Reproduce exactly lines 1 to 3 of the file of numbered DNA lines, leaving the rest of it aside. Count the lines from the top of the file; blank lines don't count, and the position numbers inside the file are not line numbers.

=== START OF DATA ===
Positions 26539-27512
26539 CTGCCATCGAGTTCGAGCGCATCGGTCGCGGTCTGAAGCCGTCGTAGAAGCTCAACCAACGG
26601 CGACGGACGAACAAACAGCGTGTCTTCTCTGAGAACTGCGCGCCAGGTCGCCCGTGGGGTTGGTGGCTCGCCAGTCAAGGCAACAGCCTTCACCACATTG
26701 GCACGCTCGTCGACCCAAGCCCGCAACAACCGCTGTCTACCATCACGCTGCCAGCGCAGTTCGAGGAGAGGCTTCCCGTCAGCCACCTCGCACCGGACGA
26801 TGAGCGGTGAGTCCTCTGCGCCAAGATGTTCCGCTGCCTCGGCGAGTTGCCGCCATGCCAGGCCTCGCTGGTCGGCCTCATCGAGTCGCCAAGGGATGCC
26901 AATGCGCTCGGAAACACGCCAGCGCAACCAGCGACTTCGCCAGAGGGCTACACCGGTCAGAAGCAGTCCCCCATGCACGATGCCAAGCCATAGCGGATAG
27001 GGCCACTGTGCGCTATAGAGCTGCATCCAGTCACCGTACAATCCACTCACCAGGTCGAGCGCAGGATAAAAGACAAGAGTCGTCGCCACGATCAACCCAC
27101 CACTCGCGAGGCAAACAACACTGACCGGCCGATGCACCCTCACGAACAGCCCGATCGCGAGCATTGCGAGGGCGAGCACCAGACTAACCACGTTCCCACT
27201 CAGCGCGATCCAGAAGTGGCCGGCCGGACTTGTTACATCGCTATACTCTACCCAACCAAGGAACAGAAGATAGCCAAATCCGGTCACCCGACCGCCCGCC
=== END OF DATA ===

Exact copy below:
Positions 26539-27512
26539 CTGCCATCGAGTTCGAGCGCATCGGTCGCGGTCTGAAGCCGTCGTAGAAGCTCAACCAACGG
26601 CGACGGACGAACAAACAGCGTGTCTTCTCTGAGAACTGCGCGCCAGGTCGCCCGTGGGGTTGGTGGCTCGCCAGTCAAGGCAACAGCCTTCACCACATTG